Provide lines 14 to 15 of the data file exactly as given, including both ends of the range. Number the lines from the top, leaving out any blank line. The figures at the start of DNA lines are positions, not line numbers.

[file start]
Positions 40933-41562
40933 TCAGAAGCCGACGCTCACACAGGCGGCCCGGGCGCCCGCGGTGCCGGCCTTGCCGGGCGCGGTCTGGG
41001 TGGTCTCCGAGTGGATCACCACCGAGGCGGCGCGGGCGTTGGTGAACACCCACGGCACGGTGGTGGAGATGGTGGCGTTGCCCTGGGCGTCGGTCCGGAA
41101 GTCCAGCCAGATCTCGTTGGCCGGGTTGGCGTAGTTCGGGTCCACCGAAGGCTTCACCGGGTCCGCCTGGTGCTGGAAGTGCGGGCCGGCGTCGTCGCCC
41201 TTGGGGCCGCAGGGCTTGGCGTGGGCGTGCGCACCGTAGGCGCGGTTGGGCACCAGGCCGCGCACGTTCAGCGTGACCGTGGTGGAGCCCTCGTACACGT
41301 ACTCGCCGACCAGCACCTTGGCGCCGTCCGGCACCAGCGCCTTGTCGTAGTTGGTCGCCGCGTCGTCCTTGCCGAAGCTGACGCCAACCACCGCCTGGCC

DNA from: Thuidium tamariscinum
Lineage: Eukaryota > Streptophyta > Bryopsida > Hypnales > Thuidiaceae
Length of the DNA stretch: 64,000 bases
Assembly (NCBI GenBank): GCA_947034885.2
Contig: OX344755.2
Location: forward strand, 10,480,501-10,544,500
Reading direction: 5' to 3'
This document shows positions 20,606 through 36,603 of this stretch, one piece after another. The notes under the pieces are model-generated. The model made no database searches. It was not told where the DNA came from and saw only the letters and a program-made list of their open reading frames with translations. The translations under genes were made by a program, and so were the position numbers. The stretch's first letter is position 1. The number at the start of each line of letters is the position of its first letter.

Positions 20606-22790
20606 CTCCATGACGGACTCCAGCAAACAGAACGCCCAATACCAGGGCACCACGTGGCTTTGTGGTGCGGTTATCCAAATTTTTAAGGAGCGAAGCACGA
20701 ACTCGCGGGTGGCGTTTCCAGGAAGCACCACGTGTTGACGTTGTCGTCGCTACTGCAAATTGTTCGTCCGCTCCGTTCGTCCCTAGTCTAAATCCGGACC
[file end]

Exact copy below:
This document shows positions 20,606 through 36,603 of this stretch, one piece after another. The notes under the pieces are model-generated. The model made no database searches. It was not told where the DNA came from and saw only the letters and a program-made list of their open reading frames with translations. The translations under genes were made by a program, and so were the position numbers. The stretch's first letter is position 1. The number at the start of each line of letters is the position of its first letter.

Positions 20606-22790